1136142142 Crisis of Confidence in a Teen | by Dr. Lynn Margolies
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Crisis of Confidence in a Teen: It's a Family Matter

by Dr. Lynn Margolies


Madison’s Perspective

Madison was in 9th grade. She had been a star soccer player in middle school and was now on the varsity team.

Madison had been known for being unstoppable and fearless when it came to sports. Last spring she was injured and unable to play for several months, and was on the mend as she entered high school in the fall. Over the summer, her parents noticed that she seemed “off” and unhappy.

Madison’s injury created a crisis of confidence for her, since her identity was built around being a soccer player and being able to do whatever she set out to do, particularly in sports.

Madison was always a good kid. She was an only child and came across as older than her age – reserved and self-contained. Though she resumed playing sports once school started, she was not back to “herself.” She had difficulty adjusting to the workload and new environment at school, feeling pressured and unmotivated to persevere in her schoolwork when she didn’t feel sure of herself.

In the fall she became symptomatic, ruminating obsessively to the point of distraction about getting hurt or injured. This anxiety escalated into periodic panic attacks. During these episodes she became convinced she was having a heart attack. Madison also started having fights with her dad, feeling pressured by him around her school performance and his worry about whether she would get into college. She tried to avoid him because she felt he didn’t understand or trust her, and he made her feel worse. Madison’s relationship with her mom was relatively stable, and better than with her dad.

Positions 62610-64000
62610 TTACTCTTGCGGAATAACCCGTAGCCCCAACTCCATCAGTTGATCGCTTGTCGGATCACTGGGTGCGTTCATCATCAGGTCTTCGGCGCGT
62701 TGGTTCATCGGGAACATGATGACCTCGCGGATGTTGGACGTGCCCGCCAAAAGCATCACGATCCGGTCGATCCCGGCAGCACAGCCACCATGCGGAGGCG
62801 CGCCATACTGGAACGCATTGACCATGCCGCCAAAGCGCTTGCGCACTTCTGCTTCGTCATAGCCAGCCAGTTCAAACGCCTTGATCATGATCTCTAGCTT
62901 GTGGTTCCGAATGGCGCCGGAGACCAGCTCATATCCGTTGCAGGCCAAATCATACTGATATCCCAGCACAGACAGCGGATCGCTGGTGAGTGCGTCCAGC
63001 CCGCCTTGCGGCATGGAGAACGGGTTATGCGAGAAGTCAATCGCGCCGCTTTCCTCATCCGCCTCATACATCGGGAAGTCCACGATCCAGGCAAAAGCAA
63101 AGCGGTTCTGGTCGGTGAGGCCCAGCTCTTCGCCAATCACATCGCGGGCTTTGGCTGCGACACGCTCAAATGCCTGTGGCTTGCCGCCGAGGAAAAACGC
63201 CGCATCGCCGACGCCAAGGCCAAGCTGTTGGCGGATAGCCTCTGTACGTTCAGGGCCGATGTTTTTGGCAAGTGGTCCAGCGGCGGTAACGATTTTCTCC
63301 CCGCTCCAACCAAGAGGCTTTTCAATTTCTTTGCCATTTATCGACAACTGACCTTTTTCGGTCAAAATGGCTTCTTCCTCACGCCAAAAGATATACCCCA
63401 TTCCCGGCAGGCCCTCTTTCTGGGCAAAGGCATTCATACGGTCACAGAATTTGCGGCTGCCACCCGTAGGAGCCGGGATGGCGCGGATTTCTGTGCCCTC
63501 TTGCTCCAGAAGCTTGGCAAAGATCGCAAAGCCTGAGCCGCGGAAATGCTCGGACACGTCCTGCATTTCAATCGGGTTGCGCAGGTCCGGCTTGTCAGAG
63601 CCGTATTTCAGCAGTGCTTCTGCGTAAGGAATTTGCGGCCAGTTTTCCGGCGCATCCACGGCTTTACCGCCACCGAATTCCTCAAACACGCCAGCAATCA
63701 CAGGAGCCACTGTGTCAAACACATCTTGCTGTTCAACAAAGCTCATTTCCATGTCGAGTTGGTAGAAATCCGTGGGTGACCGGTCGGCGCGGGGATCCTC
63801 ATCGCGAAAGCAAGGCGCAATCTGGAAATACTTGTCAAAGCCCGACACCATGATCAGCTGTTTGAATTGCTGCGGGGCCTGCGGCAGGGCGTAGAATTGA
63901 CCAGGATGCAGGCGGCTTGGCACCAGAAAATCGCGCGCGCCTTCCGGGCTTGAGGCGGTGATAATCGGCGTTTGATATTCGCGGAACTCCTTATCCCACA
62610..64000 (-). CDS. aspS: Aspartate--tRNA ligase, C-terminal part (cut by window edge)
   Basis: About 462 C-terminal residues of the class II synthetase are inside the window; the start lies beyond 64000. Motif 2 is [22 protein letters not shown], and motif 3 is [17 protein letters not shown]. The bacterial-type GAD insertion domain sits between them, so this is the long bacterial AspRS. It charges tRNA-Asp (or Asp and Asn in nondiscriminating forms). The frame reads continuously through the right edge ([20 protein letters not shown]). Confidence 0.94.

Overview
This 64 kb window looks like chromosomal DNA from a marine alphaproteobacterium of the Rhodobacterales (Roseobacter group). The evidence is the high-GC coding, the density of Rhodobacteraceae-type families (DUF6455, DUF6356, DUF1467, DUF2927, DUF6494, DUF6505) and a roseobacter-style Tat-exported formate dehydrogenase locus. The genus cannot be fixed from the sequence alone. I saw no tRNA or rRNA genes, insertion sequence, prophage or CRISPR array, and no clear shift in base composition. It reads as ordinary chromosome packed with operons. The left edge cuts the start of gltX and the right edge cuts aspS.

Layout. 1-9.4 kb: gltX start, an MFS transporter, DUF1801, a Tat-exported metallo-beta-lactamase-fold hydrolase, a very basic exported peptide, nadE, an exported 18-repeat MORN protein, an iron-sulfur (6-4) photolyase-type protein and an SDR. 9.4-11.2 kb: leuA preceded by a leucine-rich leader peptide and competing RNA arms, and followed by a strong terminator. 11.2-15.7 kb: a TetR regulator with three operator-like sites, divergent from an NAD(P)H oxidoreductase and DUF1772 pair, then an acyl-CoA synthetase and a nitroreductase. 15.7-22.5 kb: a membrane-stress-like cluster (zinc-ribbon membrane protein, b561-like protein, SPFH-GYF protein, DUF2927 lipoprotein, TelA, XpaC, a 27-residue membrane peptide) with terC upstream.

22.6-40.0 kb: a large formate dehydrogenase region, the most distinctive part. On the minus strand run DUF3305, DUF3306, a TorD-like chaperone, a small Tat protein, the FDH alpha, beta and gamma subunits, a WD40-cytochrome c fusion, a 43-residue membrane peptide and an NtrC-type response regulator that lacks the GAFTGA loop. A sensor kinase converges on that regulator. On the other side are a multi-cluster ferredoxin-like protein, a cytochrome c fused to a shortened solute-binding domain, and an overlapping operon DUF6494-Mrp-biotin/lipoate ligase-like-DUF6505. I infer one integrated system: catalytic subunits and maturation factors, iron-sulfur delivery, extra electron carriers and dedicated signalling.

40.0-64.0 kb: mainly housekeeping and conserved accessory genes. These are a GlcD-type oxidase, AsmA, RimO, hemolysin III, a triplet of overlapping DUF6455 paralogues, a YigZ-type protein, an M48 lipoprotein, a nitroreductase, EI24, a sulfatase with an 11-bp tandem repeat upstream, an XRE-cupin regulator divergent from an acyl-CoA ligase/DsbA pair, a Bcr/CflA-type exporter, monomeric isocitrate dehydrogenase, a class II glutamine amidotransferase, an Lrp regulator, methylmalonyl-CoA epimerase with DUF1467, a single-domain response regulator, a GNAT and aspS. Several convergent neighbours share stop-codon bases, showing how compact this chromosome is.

The Parents’ Perspective

Why was Madison’s dad so anxious and scared for his daughter?

Mom and dad were both concerned about Madison. Her mom, Brooke, seemed calm and confident, low-key. She clearly had faith that Madison would be all right. Her dad, Nick, on the other hand, seemed anxious and scared for his daughter. Private sessions with Nick showed him to be self-aware. He was able to recognize that he was vulnerable to reacting out of his own anxieties rather than in a way that would help Madison.

Nick revealed a childhood history of trauma. When he was a boy, his mother - a vibrant, athletic woman with whom he had been very close - died suddenly. Nick was committed to working hard to be a better dad, and was impressive in his ability to take responsibility when it was warranted. However, in therapy sessions with Brooke, Nick’s sense of perspective was overshadowed. He reverted to his position that Madison wasn’t really trying and focused on the legitimacy of his concern about the risk that she may not get into college.